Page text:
T+P Blog

Cyber Shopping Trends for the Holidays 2010

12.03.2010 WRITTEN BY Ashley How to Wear

Forget Black Friday, the cyber world is where shoppers flock to when opening their wallets and checking off their holiday gift list. Although Cyber Monday was initially coined to mark the unofficial kickoff for the online shopping season, research indicates that consumers started their holiday spending as early as Thanksgiving day, as the sleepless internet is always open for business.

The Cyber Holiday Pulse Index, an annual tracking system of online shopping during the holidays, shows a significant increase in online transactions for the five frenzy-filled shopping days starting with Black Friday, reaching over $400 million in sales for the top 50 largest internet retailers. This amounts to a staggering 37 percent increase in transactions since last year. On Cyber Monday alone, total sales for all U.S. retailers topped $1 billion, a 16 percent increase since last year.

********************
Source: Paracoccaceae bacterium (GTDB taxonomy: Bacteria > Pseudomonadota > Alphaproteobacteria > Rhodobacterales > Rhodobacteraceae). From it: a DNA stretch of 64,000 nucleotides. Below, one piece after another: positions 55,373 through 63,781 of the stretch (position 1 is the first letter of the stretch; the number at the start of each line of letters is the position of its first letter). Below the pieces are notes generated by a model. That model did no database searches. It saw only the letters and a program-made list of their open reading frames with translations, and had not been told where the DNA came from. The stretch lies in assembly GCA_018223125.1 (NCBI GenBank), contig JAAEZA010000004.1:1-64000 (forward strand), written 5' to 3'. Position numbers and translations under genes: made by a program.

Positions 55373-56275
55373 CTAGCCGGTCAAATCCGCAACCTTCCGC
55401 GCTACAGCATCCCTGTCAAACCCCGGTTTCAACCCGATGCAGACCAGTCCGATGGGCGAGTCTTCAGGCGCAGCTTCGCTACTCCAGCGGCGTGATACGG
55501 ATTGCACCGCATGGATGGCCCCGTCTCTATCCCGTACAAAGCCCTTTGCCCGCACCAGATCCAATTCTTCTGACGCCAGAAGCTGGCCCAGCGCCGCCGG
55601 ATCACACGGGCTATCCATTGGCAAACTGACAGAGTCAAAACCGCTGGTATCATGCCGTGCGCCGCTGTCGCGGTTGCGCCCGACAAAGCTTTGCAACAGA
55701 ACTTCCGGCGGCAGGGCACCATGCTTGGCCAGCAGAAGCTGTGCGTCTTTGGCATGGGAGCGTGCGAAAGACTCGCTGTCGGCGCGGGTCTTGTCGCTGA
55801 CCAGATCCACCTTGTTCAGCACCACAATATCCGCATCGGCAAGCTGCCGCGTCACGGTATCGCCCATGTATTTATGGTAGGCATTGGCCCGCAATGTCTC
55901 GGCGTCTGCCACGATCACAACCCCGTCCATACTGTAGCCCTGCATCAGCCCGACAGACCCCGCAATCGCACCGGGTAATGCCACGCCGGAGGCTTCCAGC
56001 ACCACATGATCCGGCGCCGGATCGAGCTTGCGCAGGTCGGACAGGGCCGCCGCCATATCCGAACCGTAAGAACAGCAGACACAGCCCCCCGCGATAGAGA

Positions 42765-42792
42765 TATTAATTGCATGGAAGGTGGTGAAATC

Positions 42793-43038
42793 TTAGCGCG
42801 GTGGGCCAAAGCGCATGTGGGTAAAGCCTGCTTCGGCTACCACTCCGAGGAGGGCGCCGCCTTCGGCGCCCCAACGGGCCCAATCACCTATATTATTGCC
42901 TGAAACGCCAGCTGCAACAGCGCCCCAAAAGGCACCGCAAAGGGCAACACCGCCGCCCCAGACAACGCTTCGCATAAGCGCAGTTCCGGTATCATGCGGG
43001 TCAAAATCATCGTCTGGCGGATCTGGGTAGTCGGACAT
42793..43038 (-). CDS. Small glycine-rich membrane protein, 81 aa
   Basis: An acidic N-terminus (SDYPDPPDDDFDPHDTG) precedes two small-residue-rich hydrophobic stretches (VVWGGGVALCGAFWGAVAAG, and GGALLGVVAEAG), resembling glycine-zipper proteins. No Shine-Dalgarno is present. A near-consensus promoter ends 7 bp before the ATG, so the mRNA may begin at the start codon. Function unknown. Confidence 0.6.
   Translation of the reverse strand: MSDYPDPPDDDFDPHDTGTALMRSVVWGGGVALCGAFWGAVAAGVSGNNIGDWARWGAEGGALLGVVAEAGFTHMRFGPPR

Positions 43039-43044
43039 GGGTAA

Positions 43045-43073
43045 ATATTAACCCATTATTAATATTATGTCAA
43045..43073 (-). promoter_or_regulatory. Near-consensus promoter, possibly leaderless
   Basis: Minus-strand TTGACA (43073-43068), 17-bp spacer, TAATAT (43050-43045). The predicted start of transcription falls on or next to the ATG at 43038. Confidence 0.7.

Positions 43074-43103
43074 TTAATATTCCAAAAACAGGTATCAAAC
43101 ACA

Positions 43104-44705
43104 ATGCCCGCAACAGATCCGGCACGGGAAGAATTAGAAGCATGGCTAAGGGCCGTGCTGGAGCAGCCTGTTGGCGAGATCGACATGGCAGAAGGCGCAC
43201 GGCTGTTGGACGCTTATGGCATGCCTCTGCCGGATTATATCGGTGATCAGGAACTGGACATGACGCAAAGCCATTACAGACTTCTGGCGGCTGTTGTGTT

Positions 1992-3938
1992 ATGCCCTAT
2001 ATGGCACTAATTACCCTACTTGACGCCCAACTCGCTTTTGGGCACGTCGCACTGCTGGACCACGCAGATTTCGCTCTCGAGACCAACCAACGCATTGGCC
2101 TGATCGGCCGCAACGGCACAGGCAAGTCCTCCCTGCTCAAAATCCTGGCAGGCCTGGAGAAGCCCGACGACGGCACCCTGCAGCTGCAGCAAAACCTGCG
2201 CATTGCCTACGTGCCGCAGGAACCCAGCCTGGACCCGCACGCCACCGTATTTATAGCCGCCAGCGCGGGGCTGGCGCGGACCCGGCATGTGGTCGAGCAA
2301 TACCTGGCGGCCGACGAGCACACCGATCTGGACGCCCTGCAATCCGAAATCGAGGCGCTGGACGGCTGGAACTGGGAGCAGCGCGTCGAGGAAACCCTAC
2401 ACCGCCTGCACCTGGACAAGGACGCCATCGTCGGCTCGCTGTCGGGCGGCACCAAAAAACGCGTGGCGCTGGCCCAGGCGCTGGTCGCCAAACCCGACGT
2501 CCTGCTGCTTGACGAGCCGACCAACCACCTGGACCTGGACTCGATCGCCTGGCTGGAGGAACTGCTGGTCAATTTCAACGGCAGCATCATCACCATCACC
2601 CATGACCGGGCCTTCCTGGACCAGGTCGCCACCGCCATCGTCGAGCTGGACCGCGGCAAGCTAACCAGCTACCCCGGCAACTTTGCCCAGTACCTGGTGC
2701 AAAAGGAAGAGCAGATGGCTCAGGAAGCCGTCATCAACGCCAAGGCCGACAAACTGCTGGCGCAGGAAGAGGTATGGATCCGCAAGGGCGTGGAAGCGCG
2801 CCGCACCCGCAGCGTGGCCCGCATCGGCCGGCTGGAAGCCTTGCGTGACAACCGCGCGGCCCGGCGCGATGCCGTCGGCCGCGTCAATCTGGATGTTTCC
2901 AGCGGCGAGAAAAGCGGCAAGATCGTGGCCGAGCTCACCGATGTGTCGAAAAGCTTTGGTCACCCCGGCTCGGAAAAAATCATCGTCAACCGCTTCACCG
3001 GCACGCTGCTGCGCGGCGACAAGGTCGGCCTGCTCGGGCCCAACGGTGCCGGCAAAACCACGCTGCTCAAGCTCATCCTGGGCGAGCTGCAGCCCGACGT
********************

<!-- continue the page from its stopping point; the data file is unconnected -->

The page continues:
A sign of brighter economic times? Perhaps. But the energetic influx of online customers may also be an indication of the web’s prowess in terms of connecting with consumers and creating a more hassle-free shopping experience (ie. no threats of being run down by a mob of deal-hungry street shoppers in cyberland, nor the requirement to wake up at 2 a.m. in preparation for store openings). Nearly 90 percent of U.S. retailers offered some kind of Cyber Monday promotion this year, which is up from 72 percent in 2007.

Retailers are taking advantage of the web to reach more consumers and extend shopping hours. By accessing Twitter, Facebook and e-mail, e-tailers are communicating with their customers and continuing to feed off of the hype that is Cyber Monday.

Clearly, the holiday shopping season has gotten off to a strong start, and researchers predict that online sales will continue to grow until the end of the year, which is just another demonstration of how the virtual shopping world is on track in meeting the demands of today’s busy (and in some cases, mall-phobic) modern consumer.

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